Tom shot this last night on Traverse City’s Old Mission Peninsula.
The cherry blossoms are out on northwest Michigan’s Old Mission Peninsula. A little over 100 years ago, this annual occurrence gave birth to Traverse City’s National Cherry Festival. The Cherry Festival’s history page shares that sometime around 1910, cherry growers in the Grand Traverse area began to hold informal “blessing of the blossoms” ceremonies each year at blossom time in May. The TC Record-Eagle picks up the story:
Something had to be done to attract tourists to the Grand Traverse area, local resident and community leader Jay P. Smith declared in 1925.
Henry Ford had introduced a new automobile that allowed people to travel long distances with ease, and Hannah, Lay & Co. spurred a growing business atmosphere here, but tourism still lagged. So Smith created the Blessing of the Blossoms festival.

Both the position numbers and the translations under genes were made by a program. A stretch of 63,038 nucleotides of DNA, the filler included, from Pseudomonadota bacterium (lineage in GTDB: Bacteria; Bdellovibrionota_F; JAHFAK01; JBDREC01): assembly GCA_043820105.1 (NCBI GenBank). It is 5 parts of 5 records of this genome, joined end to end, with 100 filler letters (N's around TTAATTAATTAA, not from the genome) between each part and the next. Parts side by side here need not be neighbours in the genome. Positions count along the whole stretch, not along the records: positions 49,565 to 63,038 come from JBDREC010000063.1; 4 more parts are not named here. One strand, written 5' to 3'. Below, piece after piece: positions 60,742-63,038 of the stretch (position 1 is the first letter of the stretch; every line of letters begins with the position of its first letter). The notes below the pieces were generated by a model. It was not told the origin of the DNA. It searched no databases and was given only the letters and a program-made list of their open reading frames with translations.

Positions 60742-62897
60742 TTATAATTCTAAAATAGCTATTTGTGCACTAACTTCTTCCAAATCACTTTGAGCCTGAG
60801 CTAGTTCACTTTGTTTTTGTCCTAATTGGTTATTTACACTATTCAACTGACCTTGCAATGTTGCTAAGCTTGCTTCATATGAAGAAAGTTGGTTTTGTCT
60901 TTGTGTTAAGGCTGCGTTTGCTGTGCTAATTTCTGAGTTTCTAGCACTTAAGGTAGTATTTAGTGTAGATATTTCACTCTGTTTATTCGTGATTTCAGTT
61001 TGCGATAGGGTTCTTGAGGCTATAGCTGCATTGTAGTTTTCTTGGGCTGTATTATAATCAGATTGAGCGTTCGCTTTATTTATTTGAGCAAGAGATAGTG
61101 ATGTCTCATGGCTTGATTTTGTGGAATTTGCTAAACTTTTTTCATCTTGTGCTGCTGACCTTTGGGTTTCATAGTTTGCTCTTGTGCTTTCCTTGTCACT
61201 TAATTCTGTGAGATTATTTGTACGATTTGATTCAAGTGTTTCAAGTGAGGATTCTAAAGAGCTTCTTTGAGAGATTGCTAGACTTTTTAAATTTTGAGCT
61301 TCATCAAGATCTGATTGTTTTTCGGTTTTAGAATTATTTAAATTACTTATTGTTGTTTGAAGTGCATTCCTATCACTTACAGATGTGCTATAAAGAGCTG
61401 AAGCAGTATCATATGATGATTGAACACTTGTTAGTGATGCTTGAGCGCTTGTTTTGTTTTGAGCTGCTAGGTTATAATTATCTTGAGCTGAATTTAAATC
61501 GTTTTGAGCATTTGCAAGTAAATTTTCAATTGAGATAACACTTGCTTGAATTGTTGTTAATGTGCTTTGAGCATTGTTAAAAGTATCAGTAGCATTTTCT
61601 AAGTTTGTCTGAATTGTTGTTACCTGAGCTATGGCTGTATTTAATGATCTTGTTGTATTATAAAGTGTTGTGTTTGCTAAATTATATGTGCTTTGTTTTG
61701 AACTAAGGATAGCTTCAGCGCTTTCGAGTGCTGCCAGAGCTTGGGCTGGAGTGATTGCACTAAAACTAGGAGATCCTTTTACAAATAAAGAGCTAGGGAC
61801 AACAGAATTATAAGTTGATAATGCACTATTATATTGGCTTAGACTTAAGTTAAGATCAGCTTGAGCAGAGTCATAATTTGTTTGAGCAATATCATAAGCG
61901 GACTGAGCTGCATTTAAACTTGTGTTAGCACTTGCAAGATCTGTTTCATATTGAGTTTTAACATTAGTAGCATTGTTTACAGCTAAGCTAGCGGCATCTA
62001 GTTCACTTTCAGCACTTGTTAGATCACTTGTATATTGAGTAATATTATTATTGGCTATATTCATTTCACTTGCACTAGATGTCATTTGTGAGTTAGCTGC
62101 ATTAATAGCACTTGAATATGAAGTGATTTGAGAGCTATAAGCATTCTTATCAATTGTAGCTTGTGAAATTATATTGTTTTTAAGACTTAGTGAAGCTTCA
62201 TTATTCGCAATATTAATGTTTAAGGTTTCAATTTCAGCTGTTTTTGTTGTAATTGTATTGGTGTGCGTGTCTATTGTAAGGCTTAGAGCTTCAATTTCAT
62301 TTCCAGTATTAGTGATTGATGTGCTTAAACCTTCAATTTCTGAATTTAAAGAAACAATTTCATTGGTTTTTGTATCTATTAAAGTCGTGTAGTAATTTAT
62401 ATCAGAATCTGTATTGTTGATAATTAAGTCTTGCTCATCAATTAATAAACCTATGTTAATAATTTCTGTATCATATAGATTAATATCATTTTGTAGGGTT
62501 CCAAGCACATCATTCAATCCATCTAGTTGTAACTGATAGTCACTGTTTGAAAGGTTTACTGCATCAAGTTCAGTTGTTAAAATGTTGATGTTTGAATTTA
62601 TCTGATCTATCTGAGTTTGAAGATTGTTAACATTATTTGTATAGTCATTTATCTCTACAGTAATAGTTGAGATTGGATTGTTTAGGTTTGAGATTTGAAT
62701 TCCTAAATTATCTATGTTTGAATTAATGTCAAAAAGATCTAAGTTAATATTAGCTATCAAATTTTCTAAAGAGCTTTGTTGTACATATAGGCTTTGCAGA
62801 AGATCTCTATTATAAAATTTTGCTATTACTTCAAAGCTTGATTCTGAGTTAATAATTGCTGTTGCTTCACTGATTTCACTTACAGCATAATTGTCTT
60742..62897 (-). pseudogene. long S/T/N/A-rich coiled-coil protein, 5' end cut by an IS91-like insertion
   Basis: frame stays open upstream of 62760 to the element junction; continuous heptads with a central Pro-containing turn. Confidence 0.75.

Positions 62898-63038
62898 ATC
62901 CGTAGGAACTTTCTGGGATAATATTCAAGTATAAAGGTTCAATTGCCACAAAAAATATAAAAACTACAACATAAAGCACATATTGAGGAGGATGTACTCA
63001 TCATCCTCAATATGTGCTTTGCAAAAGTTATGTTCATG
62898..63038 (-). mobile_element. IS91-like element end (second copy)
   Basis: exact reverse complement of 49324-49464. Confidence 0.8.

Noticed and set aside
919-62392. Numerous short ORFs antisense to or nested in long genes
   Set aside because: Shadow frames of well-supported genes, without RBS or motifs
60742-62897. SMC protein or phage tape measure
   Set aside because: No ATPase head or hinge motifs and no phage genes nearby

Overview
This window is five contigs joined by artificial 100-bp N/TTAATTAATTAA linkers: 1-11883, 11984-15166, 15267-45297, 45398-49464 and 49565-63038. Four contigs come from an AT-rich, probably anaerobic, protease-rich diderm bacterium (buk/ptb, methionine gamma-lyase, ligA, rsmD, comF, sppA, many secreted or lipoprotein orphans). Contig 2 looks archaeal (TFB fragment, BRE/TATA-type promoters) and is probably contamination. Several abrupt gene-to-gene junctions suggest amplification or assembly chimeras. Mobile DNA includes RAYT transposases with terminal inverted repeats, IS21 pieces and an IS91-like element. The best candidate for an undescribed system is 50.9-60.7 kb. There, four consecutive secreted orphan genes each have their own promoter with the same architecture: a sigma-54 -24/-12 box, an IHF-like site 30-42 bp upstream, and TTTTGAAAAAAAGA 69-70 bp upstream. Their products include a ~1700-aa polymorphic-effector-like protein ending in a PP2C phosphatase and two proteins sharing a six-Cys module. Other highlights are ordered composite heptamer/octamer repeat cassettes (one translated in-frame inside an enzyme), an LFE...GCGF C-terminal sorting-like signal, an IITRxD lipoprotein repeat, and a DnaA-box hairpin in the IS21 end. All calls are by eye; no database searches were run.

For one day in May area residents and visitors traveled out to the Old Mission Peninsula to view fields of cherry blossoms from the vantage point of two towers, then flocked to a downtown parade that moved east on Front Street from Elmwood Avenue to Railroad Avenue.
“This was kind of a big deal,” said Gary Kaberle, a former National Cherry Festival president. “People really liked this.”
But Smith and his committee quickly realized that a May festival meant children weren’t out of school and tourists were less likely to have time off work, so they moved the festival to July to coincide with the cherry harvest.
Heather writes that she was looking into an orchard from the edges, surrounded by flowers and bees when she took this picture. View her photo bigger on Flickr, see more in her Old Mission Peninsula slideshow and definitely follow her at Snap Happy Gal Photography on Facebook.
PS: If you want to learn about the early days of the Old Mission Peninsula, check out Rev. Peter Dougherty House on Old Mission having one heck of a yard sale from May 2007 on Michigan in Pictures.